|Intro||German classical philologist|
|A.K.A.||Walter Friedrich Gustav Hermann Otto, Walter Otto, Walter F. Otto|
|Occupations||Linguist Classical philologist University teacher Mythographer|
|Birth||22 June 1874 (Hechingen)|
|Death||23 September 1958 (Tübingen)|
|Education||University of Tübingen, University of Bonn|
Walter Friedrich Gustav Hermann Otto (usually shortened to Walter F. Otto; 22 June 1874 in Hechingen – 23 September 1958 in Tübingen) was a German classical philologist particularly known for his work on the meaning and legacy of Greek religion and mythology, especially as represented in his seminal 1929 work The Homeric Gods.
Walter F. Otto was born to pharmacist Hermann Ernst Otto in Hechingen (Baden-Württemberg), Germany in 1874. In 1882, after his family moved to Stuttgart, Otto began attending the Eberhard-Ludwigs-Gymnasium. Instead of completing the Abitur, he took the so-called Konkurs exam, the successful completion of which secured him admission to the Tübinger Stift.
As was expected of him by the Stift, Otto began studying Protestant theology, but switched to classical philology after two semesters, and continued his studies under professors Otto Crusius, Ludwig Schwabe and Wilhelm Schmid. Schmid convinced Otto to transfer from Tübingen to Bonn, where he completed his studies under Hermann Usener and Franz Bücheler. Bücheler, renowned for his work as a Latinist, influenced the young Otto to such a degree that the latter dedicated the bulk of the following 20 years to topics centred on Roman culture and literature - this, despite the fact that he is principally remembered as a Hellenist.
Otto graduated in 1897 with the thesis Nomina propria latina oriunda a participiis perfecti ("Latin Personal Names derived from the Perfect Participle"). Shortly thereafter, he acquired the license to teach in secondary schools. The following year, he became an assistant to the preparations of the Thesaurus Linguae Latinae and moved to Munich to carry out his new duties. He served in the positions of editor and author of the Onomasticum Latinum until 1911, by which time he had completed his doctoral work under Crusius. In the Fall of that year, Otto was offered and accepted a professorship at Vienna, where he met fellow philologist Hans von Arnim, and the two became close friends.
Two years later, in 1913, Otto transferred to Basel, where he took up the position of Ordinarius. The following year he transferred again, this time to the newly founded University of Frankfurt, where he remained for next 20 years as professor for classical philology. During this time, he developed a close friendship with Hellenist Karl Reinhardt.
In 1934, the Nazi regime forced Otto to accept the offer to serve as the successor to Paul Maas, who was removed from his position for being of Jewish descent, in Königsberg. From 1933 to 1945, Otto was a member - and from 1935, the administrator - of the "Scientific Committee" of the Nietzsche Archive. In 1939 and 1940, he, together with Karl Reinhardt and Ernesto Grassi, published a yearbook entitled Geistige Überlieferung ("Spiritual Tradition"). In the introduction, Otto expressed his concern regarding the destiny of the classical tradition, and the yearbook was subsequently banned by the government. He was able to flee Königsberg in 1944, but through the process lost all of his possessions, including his personal library and manuscripts. From that point until the end of the Second World War, Otto found refuge in Elmau near Garmisch-Partenkirchen in Bavaria, where he entertained the local community with lectures and small theatrical performances.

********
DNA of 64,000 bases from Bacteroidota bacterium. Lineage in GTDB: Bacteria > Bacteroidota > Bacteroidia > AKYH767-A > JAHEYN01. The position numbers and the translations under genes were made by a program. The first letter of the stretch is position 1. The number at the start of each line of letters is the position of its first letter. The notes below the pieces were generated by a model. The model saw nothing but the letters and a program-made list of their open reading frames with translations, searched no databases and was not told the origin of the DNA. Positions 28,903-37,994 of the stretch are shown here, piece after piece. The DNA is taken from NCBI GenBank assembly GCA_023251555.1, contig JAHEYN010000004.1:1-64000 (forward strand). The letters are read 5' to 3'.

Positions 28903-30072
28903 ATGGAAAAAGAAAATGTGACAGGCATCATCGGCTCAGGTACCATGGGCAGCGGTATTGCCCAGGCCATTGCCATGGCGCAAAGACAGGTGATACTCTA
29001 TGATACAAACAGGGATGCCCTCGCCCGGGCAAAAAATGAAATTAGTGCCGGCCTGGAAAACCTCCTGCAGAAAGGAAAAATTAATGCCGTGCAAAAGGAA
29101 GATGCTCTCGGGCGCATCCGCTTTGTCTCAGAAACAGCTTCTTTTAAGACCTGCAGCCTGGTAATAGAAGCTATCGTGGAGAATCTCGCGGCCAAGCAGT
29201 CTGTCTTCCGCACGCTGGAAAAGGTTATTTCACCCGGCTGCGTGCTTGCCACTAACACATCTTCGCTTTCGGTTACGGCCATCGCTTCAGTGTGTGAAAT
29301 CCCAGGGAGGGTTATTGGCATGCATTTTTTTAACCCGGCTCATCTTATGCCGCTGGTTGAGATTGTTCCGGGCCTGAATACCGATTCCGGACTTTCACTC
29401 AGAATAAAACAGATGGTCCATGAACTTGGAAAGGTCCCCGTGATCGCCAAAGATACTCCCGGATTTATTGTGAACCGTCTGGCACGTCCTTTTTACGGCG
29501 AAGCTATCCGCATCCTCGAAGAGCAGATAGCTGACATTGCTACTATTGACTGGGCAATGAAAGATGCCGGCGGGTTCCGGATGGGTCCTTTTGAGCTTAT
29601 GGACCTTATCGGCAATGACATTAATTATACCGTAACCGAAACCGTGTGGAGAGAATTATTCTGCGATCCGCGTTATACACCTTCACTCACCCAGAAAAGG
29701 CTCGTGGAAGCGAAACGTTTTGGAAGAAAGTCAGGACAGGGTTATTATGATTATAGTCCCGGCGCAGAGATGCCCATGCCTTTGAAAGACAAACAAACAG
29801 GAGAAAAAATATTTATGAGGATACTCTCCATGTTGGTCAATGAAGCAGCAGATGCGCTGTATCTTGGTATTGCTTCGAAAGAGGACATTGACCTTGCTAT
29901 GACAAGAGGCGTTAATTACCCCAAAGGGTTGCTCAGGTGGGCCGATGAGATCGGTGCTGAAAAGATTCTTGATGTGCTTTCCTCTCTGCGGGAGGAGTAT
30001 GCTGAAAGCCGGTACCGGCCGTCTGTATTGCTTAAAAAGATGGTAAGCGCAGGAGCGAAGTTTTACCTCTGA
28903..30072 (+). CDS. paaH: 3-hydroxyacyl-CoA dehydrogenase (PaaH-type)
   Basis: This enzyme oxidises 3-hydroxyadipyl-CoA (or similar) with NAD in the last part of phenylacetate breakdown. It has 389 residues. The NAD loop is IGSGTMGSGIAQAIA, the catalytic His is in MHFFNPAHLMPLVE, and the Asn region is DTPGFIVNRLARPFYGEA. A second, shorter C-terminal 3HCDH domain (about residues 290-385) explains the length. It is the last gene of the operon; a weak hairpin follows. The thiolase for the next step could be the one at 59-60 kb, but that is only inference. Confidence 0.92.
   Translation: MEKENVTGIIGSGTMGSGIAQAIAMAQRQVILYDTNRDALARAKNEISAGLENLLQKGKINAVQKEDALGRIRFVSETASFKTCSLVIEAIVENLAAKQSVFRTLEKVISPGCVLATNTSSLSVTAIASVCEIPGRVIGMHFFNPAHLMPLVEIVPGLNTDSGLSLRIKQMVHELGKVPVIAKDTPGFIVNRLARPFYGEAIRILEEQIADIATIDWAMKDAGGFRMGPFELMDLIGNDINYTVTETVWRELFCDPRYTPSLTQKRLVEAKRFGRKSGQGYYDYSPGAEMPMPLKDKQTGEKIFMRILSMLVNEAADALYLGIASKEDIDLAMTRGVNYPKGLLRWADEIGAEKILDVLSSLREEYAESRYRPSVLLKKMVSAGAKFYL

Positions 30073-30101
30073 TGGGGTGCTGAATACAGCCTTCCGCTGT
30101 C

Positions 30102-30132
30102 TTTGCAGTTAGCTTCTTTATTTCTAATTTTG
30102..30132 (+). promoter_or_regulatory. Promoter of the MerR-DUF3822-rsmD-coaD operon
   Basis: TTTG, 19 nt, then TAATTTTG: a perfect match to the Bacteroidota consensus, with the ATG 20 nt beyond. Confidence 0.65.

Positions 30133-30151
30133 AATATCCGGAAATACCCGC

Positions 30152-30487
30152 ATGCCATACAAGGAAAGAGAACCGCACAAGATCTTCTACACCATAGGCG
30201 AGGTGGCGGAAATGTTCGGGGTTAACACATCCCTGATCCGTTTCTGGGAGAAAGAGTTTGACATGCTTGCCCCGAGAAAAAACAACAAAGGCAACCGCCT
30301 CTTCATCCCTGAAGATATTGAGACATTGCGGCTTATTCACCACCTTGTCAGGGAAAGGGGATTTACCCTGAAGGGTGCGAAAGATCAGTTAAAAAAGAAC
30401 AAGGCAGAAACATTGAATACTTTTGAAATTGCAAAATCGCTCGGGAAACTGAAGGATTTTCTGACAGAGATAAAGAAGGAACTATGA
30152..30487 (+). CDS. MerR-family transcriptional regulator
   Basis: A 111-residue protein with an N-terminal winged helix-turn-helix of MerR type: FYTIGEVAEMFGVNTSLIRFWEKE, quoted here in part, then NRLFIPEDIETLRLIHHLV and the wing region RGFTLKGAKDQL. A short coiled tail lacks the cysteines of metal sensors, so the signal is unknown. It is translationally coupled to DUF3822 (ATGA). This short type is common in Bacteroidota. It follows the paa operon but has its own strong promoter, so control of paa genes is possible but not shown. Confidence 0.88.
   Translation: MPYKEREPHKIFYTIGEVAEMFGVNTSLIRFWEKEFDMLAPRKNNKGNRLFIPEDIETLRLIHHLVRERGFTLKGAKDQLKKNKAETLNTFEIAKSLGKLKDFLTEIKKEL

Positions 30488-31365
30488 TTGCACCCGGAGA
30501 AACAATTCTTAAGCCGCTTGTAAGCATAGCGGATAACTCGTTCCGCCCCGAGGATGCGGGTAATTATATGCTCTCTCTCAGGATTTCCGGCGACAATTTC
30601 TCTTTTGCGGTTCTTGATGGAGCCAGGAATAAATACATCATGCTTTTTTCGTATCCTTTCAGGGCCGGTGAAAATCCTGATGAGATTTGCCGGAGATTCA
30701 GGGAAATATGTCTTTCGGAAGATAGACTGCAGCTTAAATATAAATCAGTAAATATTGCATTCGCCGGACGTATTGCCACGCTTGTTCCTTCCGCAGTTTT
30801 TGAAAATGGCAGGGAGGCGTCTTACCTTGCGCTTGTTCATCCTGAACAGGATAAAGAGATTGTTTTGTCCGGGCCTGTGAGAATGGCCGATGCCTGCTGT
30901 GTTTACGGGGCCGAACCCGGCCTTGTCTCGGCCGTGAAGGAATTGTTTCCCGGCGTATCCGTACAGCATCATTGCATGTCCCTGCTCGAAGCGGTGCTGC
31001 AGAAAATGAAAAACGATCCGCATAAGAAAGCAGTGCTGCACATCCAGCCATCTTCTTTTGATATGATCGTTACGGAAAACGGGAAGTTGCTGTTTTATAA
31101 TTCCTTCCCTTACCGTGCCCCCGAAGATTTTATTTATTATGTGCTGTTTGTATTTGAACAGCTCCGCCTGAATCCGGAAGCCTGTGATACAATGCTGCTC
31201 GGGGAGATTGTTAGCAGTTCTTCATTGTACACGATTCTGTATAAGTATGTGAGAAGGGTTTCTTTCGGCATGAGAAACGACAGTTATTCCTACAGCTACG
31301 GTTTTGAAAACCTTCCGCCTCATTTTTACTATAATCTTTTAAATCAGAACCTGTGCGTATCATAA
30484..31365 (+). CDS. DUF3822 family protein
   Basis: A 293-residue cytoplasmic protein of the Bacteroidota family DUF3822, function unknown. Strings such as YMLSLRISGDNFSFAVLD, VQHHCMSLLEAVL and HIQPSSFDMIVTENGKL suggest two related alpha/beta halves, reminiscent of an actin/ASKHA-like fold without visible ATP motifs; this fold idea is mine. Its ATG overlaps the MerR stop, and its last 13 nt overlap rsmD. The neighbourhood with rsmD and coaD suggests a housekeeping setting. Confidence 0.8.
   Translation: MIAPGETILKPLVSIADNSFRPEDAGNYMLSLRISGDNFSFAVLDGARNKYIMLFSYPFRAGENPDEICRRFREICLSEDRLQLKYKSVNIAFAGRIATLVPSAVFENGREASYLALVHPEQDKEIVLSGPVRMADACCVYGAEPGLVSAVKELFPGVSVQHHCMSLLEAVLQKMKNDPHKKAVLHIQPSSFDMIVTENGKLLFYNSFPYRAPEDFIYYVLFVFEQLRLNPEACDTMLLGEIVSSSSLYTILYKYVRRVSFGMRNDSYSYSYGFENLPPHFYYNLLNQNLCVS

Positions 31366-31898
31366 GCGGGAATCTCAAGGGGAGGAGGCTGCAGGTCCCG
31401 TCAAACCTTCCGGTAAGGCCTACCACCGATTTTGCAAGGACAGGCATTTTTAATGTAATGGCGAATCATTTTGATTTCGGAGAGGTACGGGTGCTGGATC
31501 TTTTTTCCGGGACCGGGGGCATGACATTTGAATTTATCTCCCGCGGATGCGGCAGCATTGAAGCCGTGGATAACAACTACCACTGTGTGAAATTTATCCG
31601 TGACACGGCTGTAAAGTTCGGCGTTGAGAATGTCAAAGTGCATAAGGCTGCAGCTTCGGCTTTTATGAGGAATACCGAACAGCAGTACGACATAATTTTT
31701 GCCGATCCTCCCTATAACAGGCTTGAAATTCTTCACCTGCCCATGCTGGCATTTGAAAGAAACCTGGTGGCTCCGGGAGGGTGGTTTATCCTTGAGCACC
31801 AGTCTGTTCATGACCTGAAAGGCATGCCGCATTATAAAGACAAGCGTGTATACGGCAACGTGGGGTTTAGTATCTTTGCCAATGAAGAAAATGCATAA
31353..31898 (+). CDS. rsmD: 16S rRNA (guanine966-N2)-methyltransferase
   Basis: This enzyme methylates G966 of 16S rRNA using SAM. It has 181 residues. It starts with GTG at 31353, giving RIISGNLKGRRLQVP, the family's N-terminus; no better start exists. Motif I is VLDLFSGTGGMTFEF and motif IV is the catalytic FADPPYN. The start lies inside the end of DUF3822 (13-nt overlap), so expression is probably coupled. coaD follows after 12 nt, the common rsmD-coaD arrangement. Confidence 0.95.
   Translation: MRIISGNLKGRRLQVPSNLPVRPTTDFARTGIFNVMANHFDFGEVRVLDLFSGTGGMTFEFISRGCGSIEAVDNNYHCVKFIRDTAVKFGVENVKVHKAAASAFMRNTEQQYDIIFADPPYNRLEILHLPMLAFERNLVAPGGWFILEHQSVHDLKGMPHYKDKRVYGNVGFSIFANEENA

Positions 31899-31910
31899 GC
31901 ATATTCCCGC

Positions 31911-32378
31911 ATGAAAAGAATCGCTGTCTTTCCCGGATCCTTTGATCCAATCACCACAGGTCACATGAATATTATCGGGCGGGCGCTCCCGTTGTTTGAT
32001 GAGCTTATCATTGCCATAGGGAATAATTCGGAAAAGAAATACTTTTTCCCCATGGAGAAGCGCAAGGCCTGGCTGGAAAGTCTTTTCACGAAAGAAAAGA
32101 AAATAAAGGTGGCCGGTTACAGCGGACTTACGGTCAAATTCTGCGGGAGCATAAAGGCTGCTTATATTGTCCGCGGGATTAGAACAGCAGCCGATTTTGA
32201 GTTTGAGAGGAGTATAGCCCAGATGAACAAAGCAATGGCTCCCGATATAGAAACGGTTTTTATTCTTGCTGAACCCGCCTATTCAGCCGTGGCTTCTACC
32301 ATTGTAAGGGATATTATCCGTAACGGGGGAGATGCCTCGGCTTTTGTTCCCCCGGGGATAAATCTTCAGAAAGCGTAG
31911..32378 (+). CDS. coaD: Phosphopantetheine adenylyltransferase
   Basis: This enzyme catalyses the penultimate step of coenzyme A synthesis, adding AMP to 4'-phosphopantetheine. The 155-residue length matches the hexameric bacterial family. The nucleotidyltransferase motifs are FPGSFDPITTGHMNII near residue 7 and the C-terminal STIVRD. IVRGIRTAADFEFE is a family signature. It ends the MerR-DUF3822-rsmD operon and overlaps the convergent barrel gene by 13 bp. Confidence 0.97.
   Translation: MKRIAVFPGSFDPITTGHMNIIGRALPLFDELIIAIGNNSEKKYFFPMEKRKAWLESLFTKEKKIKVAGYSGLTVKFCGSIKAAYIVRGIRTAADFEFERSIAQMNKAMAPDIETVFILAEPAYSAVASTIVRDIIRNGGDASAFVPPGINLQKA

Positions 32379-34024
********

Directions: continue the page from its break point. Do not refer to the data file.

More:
After the war, Otto was only able to secure positions as a substitute: 1945 in Munich, 1946 in Göttingen and, later, in Tübingen as visiting professor. After the reinstitution of the department in Tübingen, he was a member of the faculty of the university as professor emeritus. In Tübingen, Otto was able to settle in, and found good working conditions and students: at 83, he was still holding lectures and colloquia. He died there in the Fall of 1958 while working on the essay Die Bahn der Götter ("The Path of the Gods"). His remains were interred in the Tübingen Woodland Cemetery.
In his work on Greek religion and mythology, especially in his studies Die Götter Griechenlands ("The Homeric Gods"; 1929) and Dionysos (1933), Otto emphasized the 'rational' aspects of classical mythology, and thus cleary distinguished his own position from that found in the more traditional school of Hermann Usener. In Otto's description, the faith of the ancient Greeks was a kind of "religion of objective realization" (Reinhardt). This explains the palpable and continuing influence Otto's writings have had, not only on classical philologists such as Karl Kerényi, but particularly on scholars from fields unrelated to philology. For the same reason, his works — particularly Theophania (1959) — have been misinterpreted and attacked by Christian theologians as an attempt to revive classical religion. Otto himself described such an interpretation as absurd.